Herzig To Fire Commissioners: Stop Spreading Falsehoods

Herzig Chides Fire Board:

Stop Spreading Falsehoods

Ron Peters, left, sits next to Town of Oneonta Fire Commissioners Johna Peachin and Fred Volpe during Common Council earlier this evening. (Ian Austin/AllOTSEGO.com)
Mayor Gary Herzig read a statement refuting the claims the commissioners made to the Town Board.

By MICHAEL RODA

Special to www.AllOTSEGO.com

ONEONTA – At tonight’s Common Council meeting, Mayor Gary Herzig publicly chided Town of Oneonta Fire District commissioners for what he described as telling tales out of school.

While Fire Commissioners Johna Peachin and Fred Volpe sat stony-faced in the gallery, Herzig took them on for, he said, briefing Town Supervisor Bob Wood and the town board about long-stalled negotiations over the contract so the city’s professional department can continue providing services in the town.

On May 1, Herzig said, he and the other city negotiators, Finance Officer Meg Hungerford and Council member Russ Southard met with Peachin and Fire Commissioner Mike Butler.  At that time, they agreed “negotiations would remain confidential and public comment should be avoided.”

“The city has honored that agreement with no public report having been provided – not even to the city’s Common Council. For this reason, I was both surprised and disappointed when the Commissioners recently presented a public report to the Town of Oneonta Supervisor and Board members.”

“There were a number of statements made in the commissioners report that are false and should be corrected,” said Herzig.

Among the statements were that the contracts were “unfair, deceitful and illegal.” “Despite having repeatedly been asked to do so, the commissioners have failed to provide any statute or other reference to back up their claim that the current and long standing contract is illegal,” he said.

The commissioners also alleged that during the court hearings in December 2015, Supervisor Wood rode to the county courthouse and ate lunch with city officials. “While this statement is petty and insignificant, it is also false,” said Herzig. “But in full disclosure, I did have a cup of coffee with Supervisor Wood during a break in the proceedings.”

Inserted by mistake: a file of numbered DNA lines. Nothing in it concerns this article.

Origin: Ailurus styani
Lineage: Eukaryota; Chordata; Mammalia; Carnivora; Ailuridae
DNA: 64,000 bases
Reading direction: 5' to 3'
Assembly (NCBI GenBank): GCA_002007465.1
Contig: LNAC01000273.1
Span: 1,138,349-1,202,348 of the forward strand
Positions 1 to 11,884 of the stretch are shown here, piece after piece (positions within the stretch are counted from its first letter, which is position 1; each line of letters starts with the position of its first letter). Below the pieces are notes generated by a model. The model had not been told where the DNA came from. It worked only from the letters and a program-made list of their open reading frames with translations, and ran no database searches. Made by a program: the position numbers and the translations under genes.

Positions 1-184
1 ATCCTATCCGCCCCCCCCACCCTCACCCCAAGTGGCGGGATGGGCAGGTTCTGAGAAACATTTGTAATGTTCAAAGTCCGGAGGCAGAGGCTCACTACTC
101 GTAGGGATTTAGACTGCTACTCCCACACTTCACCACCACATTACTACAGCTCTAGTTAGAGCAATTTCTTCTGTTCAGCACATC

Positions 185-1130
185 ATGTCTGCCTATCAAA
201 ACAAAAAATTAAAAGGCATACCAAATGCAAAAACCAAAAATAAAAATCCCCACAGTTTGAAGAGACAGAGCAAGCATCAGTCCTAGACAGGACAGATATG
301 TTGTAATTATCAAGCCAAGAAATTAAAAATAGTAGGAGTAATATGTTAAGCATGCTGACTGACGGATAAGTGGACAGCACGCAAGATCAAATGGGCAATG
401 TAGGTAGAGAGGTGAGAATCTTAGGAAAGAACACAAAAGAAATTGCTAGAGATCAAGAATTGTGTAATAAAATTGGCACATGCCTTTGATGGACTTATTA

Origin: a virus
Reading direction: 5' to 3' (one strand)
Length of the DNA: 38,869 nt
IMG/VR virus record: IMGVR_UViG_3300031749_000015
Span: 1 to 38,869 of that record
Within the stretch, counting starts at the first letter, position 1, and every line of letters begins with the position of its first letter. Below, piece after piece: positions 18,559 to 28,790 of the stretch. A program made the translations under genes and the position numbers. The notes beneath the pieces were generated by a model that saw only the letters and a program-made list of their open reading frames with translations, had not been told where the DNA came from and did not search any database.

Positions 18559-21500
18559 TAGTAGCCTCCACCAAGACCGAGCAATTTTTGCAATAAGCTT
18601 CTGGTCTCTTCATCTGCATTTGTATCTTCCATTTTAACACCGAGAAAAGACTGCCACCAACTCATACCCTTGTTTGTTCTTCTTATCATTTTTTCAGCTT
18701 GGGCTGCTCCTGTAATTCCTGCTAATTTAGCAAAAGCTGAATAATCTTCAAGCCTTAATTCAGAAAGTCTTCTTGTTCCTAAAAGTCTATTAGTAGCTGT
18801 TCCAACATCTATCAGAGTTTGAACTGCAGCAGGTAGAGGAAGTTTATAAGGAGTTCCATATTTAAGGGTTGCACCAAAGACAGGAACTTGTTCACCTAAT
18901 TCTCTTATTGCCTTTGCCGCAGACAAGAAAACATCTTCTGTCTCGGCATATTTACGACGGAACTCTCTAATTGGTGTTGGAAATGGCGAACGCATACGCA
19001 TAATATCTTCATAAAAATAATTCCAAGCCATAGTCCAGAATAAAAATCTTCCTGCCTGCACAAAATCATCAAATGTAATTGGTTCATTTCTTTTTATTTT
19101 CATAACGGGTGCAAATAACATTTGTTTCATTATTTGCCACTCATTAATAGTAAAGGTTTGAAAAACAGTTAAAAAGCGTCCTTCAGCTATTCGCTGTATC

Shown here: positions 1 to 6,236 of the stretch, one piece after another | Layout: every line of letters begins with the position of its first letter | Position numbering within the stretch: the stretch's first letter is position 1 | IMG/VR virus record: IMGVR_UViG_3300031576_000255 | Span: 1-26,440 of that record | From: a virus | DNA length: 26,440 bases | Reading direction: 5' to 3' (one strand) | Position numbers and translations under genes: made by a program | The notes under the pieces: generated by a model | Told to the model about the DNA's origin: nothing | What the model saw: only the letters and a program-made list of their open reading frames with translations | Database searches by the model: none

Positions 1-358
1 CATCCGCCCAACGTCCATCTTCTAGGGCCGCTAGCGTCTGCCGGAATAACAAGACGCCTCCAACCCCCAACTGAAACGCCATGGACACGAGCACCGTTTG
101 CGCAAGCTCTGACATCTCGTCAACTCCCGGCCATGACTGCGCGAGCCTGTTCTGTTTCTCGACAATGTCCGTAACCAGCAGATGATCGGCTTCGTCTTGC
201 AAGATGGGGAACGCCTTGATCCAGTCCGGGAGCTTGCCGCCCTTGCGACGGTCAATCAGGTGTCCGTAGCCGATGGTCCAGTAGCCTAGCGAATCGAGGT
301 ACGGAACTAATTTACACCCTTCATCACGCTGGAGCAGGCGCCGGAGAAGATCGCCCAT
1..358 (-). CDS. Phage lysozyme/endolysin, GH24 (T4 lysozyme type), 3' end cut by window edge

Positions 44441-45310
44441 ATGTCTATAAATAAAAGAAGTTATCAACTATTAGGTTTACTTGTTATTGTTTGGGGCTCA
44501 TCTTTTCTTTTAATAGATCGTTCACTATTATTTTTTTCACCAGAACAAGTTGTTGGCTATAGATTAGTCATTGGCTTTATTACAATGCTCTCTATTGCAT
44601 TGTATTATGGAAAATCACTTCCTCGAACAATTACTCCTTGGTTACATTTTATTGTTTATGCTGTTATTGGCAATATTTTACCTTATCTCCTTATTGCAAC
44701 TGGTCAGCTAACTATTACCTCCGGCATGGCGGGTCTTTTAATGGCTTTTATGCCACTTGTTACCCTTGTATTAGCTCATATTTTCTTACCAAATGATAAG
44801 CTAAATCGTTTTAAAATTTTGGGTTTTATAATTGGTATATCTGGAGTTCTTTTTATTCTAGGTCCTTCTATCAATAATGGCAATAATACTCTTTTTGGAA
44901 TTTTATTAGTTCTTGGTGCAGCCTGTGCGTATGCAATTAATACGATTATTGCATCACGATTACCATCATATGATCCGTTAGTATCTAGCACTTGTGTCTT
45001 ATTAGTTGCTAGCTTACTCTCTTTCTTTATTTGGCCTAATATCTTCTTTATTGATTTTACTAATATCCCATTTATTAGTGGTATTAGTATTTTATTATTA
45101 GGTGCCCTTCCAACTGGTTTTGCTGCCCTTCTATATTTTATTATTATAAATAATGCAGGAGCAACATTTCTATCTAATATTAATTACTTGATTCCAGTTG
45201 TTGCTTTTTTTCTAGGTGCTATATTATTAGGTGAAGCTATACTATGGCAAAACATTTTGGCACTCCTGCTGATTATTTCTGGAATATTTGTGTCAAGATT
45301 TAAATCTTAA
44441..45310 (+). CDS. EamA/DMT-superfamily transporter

Herzig additionally commented on an alleged corrective and alternate proposal by the Town of Oneonta. His statement read: “Perhaps most disheartening for both the people of the Town Fire District and the City of Oneonta is the following statement from their report:

“The commissioners will not sign a business-as-usual contract and will continue to explore our options:

  • Form its own fire department in conjunction with cooperative ventures and other local departments.
  • Seek to disband the Fire District and turn responsibility for both contracts over to the Town.

“Protecting lives should be above politics,” he said. “Unfortunately, and sadly, the commissioners report has been seen by many as a politically motivated attempt to impact the upcoming Town of Oneonta election for Town Supervisor.

The city and the fire district met yesterday and continue negotiations, and Herzig acknowledged that there is still a year left in the contract. “The City of Oneonta remains hopeful that an agreement will be reached and pledges to continue to work towards that goal,” he said.


One thought on “Herzig To Fire Commissioners: Stop Spreading Falsehoods

  1. Doug Kendall

    The only reasonable thing the Commissioners have suggested is disbanding the Fire District and turning the responsibility over to the Town. One of the most wasteful and pernicious aspects of local government in New York state is the fragmentation of responsibility into numerous independent and overlapping governments – Fire Districts, Water Districts, Library Districts, and School Districts (there are probably others I’m missing). There is no reason in the world why the basic unit of government – the towns and cities – should not be responsible for all of these governmental functions. Unfortunately the Town of Oneonta Fire District cannot remedy this fundamental flaw of New York local government all by itself. But by disbanding it could take a step in the right direction.

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